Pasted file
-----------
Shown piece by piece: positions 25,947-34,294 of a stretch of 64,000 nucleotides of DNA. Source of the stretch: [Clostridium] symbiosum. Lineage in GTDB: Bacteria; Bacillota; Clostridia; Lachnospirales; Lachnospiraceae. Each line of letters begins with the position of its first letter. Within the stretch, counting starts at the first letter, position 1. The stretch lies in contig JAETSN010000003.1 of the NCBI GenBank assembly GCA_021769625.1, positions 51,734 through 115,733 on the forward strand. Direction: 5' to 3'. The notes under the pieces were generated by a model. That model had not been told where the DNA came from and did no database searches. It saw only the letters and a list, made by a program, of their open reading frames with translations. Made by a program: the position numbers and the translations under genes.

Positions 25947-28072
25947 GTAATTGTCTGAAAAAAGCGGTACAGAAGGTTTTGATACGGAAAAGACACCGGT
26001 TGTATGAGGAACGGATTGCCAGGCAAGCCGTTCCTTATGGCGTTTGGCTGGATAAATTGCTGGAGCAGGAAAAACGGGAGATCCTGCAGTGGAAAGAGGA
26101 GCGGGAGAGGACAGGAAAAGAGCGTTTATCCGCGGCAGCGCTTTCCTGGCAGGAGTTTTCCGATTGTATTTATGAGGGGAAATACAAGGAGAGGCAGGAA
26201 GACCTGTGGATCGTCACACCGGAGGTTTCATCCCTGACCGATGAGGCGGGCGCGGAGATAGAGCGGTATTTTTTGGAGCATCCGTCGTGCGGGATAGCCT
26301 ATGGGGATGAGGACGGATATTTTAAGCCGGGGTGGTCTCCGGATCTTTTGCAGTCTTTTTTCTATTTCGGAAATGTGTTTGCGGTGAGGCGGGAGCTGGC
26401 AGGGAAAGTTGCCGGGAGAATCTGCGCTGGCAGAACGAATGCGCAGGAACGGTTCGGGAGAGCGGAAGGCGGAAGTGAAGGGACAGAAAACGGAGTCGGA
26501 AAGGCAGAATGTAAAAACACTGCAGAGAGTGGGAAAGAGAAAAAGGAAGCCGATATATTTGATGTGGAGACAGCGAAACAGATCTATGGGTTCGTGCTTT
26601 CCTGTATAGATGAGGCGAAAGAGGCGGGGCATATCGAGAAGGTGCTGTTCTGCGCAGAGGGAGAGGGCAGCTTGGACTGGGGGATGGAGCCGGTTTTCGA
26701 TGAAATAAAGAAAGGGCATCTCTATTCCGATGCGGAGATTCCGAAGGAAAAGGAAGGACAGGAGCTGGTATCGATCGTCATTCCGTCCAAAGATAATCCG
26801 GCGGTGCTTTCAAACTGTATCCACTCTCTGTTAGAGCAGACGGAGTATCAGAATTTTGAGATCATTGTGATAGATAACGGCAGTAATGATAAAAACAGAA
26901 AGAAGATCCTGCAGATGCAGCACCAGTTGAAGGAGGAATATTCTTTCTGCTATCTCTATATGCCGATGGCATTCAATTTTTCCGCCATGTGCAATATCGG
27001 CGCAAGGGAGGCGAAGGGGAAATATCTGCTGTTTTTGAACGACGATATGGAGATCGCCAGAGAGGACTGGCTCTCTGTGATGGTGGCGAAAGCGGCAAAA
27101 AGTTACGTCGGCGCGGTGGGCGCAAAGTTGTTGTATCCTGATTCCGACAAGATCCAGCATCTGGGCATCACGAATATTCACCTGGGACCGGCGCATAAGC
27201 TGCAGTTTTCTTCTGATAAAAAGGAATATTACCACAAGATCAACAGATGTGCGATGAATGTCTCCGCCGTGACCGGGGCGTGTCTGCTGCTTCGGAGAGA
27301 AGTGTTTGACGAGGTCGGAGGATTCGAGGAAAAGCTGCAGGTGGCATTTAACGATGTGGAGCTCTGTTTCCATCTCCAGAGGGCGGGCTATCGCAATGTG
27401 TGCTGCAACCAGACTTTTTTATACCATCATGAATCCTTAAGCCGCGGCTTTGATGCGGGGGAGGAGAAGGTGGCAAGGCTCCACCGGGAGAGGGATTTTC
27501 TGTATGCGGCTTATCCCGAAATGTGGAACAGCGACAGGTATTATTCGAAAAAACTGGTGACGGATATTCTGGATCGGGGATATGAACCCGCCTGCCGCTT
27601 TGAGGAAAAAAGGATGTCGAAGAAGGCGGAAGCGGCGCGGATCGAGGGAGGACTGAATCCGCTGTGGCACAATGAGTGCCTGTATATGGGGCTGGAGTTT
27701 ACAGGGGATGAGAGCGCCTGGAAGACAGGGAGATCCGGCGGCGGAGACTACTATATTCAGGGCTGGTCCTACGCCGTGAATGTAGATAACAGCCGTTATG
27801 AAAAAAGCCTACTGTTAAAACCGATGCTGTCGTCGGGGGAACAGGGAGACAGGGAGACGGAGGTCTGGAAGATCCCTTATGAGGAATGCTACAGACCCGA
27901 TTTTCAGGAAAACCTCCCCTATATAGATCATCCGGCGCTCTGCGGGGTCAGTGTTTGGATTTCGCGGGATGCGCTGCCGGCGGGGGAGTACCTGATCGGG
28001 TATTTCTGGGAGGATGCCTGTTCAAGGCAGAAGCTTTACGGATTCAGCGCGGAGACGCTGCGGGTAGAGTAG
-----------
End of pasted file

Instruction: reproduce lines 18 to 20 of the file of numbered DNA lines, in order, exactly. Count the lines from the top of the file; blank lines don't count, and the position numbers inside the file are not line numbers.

27401 TGCTGCAACCAGACTTTTTTATACCATCATGAATCCTTAAGCCGCGGCTTTGATGCGGGGGAGGAGAAGGTGGCAAGGCTCCACCGGGAGAGGGATTTTC
27501 TGTATGCGGCTTATCCCGAAATGTGGAACAGCGACAGGTATTATTCGAAAAAACTGGTGACGGATATTCTGGATCGGGGATATGAACCCGCCTGCCGCTT
27601 TGAGGAAAAAAGGATGTCGAAGAAGGCGGAAGCGGCGCGGATCGAGGGAGGACTGAATCCGCTGTGGCACAATGAGTGCCTGTATATGGGGCTGGAGTTT